There is some confusion around the ban, what it means for UK households and the consequences of not installing a greener boiler by the deadline. Many consumers have also expressed concerns around how achievable the deadline is, with 51% saying it’s necessary but unrealistic.
Debunking the most common myths
Do I have to get rid of my existing gas boiler by the 2023 deadline?
One of the most prevalent misunderstandings around the ban is that people who already have gas boilers must change them before the 2023 deadline. However, this specific ban only applies to boilers in newly built homes from 2023 onwards. It means new homes must be built with a non-gas heating system.
Some of this confusion is coming from the recent International Energy Agency (IEA) announcement that “fossil fuel boilers” should not be sold from 2025 onwards and that existing gas boilers should be replaced. The IEA guidance hasn’t yet been put into place, but the government is considering implementing it with a later deadline of 2040. This could have impacts on the ban on gas boilers in new-build homes, but nothing has been confirmed.
While the government has not announced a requirement for gas boilers to be replaced, it is currently providing incentives for homeowners who install heating systems that run on renewable energy. The Renewable Heat Incentive pays these homeowners quarterly.
Will I be fined if I don’t replace my boiler by 2025?
The IEA announcement has also led to a misconception that people who still have gas boilers by 2025 will be fined, with some headlines stating the fines could be as much as £10,000. However, the government has not currently committed to the IEA’s recommendations, and there are no fines in place for people who don’t replace their gas boiler by a certain point.
This doesn’t guarantee that fines won’t be introduced in the future, but currently, the government is focusing on offering incentives to homeowners who switch to greener heating solutions rather than punishments for those who don’t.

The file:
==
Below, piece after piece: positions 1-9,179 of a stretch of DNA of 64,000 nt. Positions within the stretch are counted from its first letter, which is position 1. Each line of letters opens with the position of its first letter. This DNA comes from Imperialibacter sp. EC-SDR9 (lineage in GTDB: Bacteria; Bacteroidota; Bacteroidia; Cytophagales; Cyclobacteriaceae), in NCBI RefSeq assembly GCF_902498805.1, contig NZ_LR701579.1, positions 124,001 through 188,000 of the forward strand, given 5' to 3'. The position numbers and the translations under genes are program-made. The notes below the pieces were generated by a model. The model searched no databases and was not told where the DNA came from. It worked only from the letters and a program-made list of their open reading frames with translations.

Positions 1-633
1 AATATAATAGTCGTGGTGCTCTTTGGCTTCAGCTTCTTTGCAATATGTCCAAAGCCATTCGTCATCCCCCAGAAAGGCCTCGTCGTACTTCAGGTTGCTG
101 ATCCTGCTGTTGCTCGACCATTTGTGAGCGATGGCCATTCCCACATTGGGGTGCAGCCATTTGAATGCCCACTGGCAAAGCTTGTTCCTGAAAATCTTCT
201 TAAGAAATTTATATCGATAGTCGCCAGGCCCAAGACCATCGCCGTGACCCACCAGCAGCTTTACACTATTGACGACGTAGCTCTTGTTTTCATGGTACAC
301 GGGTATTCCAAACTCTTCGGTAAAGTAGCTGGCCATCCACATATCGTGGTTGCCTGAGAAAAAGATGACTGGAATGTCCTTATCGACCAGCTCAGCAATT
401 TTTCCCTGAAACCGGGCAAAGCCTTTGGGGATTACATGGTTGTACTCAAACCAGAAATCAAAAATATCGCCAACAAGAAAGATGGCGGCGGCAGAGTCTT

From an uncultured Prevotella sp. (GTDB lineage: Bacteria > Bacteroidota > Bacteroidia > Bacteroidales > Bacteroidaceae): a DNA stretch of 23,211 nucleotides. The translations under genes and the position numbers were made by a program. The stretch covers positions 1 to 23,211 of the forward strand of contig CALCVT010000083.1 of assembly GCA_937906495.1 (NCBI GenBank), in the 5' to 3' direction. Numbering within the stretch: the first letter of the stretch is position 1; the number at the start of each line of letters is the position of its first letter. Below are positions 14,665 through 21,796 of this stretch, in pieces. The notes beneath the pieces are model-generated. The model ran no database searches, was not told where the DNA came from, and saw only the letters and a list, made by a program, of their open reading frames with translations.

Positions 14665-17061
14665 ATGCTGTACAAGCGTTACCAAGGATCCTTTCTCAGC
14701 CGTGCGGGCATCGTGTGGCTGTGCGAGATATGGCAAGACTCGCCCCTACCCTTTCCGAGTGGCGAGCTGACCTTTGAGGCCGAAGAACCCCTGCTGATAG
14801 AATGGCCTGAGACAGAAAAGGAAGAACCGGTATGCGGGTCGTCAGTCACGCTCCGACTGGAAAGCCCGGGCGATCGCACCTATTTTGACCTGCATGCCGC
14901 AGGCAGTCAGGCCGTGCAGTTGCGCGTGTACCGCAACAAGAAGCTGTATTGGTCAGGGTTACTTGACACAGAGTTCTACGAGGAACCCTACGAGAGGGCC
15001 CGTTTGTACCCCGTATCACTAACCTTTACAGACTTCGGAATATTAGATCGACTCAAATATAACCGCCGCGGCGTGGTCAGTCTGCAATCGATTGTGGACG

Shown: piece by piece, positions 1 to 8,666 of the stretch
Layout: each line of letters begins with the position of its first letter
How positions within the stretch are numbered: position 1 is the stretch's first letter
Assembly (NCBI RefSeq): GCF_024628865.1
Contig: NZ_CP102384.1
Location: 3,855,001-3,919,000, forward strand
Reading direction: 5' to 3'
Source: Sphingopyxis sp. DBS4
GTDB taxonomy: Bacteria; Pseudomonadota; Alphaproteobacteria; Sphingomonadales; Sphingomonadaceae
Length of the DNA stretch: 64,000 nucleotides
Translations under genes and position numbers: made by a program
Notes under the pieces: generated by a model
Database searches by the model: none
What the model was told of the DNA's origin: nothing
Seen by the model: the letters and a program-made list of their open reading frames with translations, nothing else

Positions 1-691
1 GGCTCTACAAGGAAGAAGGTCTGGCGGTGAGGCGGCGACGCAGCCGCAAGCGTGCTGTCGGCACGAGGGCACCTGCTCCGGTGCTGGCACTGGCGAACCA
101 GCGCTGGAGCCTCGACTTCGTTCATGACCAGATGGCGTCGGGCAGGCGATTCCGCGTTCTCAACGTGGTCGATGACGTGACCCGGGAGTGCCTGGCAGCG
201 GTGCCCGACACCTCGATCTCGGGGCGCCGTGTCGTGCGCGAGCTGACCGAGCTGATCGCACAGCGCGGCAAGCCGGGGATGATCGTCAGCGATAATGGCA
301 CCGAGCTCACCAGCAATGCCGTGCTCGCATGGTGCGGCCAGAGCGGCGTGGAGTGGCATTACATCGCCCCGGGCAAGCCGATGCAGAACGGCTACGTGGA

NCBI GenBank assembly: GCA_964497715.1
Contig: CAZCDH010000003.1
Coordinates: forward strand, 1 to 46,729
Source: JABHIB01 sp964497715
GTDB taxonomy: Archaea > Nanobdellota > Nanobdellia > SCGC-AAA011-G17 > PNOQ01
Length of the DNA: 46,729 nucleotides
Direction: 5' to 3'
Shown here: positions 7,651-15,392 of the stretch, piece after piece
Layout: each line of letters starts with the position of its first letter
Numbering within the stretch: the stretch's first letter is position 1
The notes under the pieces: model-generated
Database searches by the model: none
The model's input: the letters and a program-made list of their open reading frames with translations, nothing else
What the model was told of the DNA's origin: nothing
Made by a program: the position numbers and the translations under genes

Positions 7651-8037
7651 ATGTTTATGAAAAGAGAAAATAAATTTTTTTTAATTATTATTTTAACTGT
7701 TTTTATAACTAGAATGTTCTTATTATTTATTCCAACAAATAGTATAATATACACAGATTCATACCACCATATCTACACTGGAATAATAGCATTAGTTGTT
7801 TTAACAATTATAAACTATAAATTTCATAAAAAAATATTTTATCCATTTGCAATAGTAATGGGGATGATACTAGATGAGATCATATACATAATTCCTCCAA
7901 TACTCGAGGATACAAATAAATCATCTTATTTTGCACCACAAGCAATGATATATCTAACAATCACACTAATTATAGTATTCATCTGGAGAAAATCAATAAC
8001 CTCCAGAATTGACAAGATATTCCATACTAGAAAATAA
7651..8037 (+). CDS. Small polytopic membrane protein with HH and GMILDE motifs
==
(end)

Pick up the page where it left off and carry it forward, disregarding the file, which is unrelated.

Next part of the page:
Will replacing my boiler be too expensive?
While replacing or renovating your boiler will involve an initial cash outlay, switching to a greener source of heating will save you money in the long run. A simple like-for-like replacement can cost under £2,000, but switching to an eco-friendly boiler will be a more intensive installation and will therefore cost more money. The costs also vary based on whether you need a combi boiler or a conventional boiler.
Electrification is a key part of the IEA’s recommendations – switching fossil fuel-powered systems with electric ones is a key goal. An electric combi boiler can cost between £1,500 and £4,500 for the
system itself, with installation costs sitting at around £3,000. While electricity currently costs more than gas to run, electric boilers are far more energy-efficient and offer more controls than gas boilers, allowing you to cut down on your bills.
Is there any point in switching if the ban doesn’t apply to my boiler?
Aside from the fact that a ban on existing gas boilers may eventually come into law, there are so many benefits to switching to a non-gas boiler. If we take the example of electric boilers, there are a lot of cost-savings in the running and maintenance of these systems.
Unlike gas radiators and heating systems, electric radiators don’t need to be replaced unless they’re heavily damaged. Equally, electric boilers don’t require pipes or a flue to be installed and, because they’re sealed and pressurised, you should never encounter a leaking boiler – a common issue with gas systems. A lot of the maintenance costs associated with gas boilers will no longer be a problem for you. The average cost of a boiler repair sits between £150 and £400, so that’s a lot of money you could save by switching to an electric boiler.
Electric boilers are also much safer than gas boilers. Carbon monoxide leaks can occur with a gas boiler because it produces waste gases when it’s operating, but electric boilers don’t produce any sort of emissions.
Are electric boilers my only option for switching?
While an electric boiler offers many benefits, it isn’t the only option when it comes to making your heating more eco-friendly. Installing a central heating pump is an option, but it does also come with an upfront cost of around £6,000 to £8,000.
Biomass boilers, which burn renewable energy sources instead of fossil fuels, are also becoming more popular. These boilers can cost upwards of £5,000 with additional installation costs, so it might not be the most cost-effective solution in terms of the upfront expense.
The forthcoming gas boiler ban on new-build properties has caused a lot of concern and confusion for people with gas boilers in their homes. However, at the moment, there is no legislation requiring people who have existing fossil fuel boilers to replace them. Many experts expect this to come into place eventually, however, so it’s a good idea to start exploring the market. If your gas boiler is reaching the end of its lifecycle, this is a great opportunity to explore which greener option you could replace it with.